• Margaret D. Blough Mar 29, 2011 @ 2:02

          Dred Scott was rendered moot by the ratification of the 13th, 14th, and 15th Amendments to the US Constitution. The US Supreme Court explicitly overturned Plessy in Brown v. Board of Education of Topeka, KS. As for my opinions of any other decisions, that’s irrelevant. If one disagrees with a US Supreme Court decision, one works to either have appropriate legislation passed to deal with any issues the Court has on a given case, if that is the necessary response; take the route of Brown and bring a case of cases that either causes the Court to reverse or modify the earlier decision; or take the route of the 13-15th Amendments and complete the Constitutional process for amending it. None of that has happened in the case of the Prize Cases.

  • Brooks D. Simpson Nov 2, 2010 @ 15:39

    Ever notice that these people who go on and on about their unhappiness with politics and who go on and on with asserting the constitutionality of secession never act on their beliefs? It’s really an odd process of fabricating a past to justify present beliefs … but never really having the guts to take that last logical step.

  • Fraser Nov 2, 2010 @ 15:05

    Williams is one of those columnists who brushes off any suggestion that racism or discrimination is bad unless it affects white males. He’s written in the past about how slavery really wasn’t bad for blacks at all and what Nazis and Communists did was so much worse, so there you are, that proves it. There was never a chance that he’d tackle the topic seriously rather than spinning it to support right-wing themes (state’s rights! south good! Secession justified!)

    • Kevin Levin Nov 2, 2010 @ 15:10

      There was never a chance because Williams clearly doesn’t understand the subject and he definitely has not read the relevant secondary sources.

  • Bruce Miller Nov 2, 2010 @ 6:51

    Well stated, Kevin. Not to go all ad hominum here, but Walter Williams pretty much openly identifies himself as a conservative hack. runs his syndicated column regularly, as does the John Birch Society’s online magazine, “The New American.” As well as the neo-Confederate site from which you linked this article.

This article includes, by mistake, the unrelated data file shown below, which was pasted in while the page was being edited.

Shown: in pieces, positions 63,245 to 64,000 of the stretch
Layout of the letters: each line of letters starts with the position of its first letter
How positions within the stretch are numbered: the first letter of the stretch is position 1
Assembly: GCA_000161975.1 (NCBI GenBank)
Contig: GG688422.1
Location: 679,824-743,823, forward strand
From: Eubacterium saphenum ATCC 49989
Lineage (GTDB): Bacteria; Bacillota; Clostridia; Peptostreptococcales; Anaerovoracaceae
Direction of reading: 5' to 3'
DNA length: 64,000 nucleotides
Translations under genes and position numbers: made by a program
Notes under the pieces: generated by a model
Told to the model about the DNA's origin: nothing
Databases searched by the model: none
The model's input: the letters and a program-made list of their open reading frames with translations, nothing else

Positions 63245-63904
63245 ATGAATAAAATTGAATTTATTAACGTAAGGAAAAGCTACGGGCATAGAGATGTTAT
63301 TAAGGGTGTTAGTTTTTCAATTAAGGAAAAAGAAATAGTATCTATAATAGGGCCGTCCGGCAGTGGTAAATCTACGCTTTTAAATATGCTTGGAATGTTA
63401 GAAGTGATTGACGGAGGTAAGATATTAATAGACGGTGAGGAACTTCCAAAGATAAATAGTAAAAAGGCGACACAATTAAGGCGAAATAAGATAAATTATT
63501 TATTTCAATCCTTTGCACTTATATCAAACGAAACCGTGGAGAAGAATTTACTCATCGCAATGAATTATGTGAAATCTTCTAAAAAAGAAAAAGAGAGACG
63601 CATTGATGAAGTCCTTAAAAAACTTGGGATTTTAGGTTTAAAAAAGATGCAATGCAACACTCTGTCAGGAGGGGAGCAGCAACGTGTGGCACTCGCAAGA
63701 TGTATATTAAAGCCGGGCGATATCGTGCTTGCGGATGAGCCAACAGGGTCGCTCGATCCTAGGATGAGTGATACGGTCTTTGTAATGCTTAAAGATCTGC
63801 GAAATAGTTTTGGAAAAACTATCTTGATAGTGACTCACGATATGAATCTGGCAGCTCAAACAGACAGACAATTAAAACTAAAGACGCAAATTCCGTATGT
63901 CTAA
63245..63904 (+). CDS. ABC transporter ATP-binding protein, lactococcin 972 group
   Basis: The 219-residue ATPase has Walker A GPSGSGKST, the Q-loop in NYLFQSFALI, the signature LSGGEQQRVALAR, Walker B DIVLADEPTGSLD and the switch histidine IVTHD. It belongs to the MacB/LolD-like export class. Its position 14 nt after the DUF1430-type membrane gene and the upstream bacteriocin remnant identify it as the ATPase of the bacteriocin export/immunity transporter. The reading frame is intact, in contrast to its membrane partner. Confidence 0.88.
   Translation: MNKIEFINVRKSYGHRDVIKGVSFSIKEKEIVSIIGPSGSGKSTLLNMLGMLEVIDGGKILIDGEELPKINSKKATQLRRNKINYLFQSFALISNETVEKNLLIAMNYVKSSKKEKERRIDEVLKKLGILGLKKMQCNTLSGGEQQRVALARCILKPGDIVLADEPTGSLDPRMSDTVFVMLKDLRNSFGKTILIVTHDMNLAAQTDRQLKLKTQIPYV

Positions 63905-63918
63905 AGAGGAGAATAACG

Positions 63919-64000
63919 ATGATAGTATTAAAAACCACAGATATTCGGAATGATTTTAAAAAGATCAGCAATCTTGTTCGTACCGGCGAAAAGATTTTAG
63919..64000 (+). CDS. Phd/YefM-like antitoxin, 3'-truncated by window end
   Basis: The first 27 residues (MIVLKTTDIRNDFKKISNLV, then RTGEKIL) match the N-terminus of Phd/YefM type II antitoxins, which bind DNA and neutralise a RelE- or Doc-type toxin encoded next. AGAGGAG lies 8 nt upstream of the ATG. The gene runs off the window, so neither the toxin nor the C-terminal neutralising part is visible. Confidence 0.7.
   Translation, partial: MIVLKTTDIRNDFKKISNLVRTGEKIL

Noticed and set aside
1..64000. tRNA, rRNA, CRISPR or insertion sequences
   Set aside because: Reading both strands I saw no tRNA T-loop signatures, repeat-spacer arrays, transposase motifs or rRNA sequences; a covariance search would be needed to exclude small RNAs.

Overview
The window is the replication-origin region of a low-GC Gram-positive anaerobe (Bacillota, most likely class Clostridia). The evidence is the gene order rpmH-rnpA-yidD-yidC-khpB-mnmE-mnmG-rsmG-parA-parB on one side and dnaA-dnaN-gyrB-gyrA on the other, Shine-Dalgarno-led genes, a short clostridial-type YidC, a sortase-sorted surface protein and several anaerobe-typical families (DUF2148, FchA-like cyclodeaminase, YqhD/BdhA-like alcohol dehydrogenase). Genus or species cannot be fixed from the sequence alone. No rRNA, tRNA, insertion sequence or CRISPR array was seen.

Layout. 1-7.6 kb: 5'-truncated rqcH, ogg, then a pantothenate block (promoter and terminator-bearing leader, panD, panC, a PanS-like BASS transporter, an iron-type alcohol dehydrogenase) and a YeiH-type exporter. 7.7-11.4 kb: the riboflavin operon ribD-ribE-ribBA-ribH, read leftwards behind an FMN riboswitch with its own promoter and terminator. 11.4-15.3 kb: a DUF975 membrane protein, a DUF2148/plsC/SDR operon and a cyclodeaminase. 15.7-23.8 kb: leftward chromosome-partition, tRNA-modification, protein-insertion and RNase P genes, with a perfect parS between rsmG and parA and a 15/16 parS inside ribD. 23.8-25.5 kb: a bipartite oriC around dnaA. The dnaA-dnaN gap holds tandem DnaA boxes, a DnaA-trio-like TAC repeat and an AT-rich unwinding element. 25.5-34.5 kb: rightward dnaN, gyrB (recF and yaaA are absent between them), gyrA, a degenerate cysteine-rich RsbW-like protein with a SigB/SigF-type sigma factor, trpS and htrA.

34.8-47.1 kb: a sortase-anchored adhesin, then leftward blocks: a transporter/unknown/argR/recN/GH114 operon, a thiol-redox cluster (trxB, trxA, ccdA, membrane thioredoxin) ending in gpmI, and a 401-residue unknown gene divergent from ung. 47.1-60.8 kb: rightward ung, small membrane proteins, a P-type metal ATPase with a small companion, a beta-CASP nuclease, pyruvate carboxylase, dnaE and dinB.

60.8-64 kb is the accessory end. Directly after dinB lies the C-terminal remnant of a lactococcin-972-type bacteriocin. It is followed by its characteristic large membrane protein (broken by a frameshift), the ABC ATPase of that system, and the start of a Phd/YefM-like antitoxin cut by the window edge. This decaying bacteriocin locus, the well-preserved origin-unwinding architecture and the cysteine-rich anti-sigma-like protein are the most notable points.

This trash still needs to be debunked, of course. Because this viewpoint is widely acceptable to many white Americans today who should know better.

    • Kevin Levin Nov 2, 2010 @ 7:22

      I don’t mind if he identifies as a conservative. To be honest, I could care less about his political persuasion. What I do care about is his blatant disregard for the historical process.

      • Margaret D. Blough Nov 3, 2010 @ 4:49

        Kevin-Also, he clearly doesn’t understand for the Confederate government that self-determination, includingthe right of people to choose their own government apparently ended once a state chose to rebel. The CSA unsuccessfully used military force in an attempt to regain control of the northwest counties of Virginia (now known as the State of West Virginia) whose people refused to join the rebellion and remained loyal to the Union. The CSA brutally suppressed the attempt by East Tennessee to follow in the footsteps of the NW VA counties. East Tennessee had been trying to get recognized as a separate state from Tennessee since the original Articles of Confederation in the 1780s (they even had a name for their state, Franklin).

        He also ignores, if he is even aware of, the fact that Madison was prepared to use military force to suppress any insurrection if one or more New England states had attempted to secede in connection with the Hartford Convention (none did). Madison also supported Jackson in the Nullification Crisis and wrote extensively rejecting the argument that a right to secede and/nullify existed under the US Constitution.

        He is one the the purveyors of the demonstrably false claim that the real cause of secession was the Morrill Tariff.

  • Andy Hall Nov 2, 2010 @ 5:47

    Even Ervin Jordan called BS on the Stonewall Jackson business, saying it was “totally false.” Sheesh.

    • Kevin Levin Nov 2, 2010 @ 5:53

      I’ve not seen one heard one person who buys into this black Confederate nonsense, who at least has the intelligence to admit that this particular claim is mistaken. So much for any claim to credibility.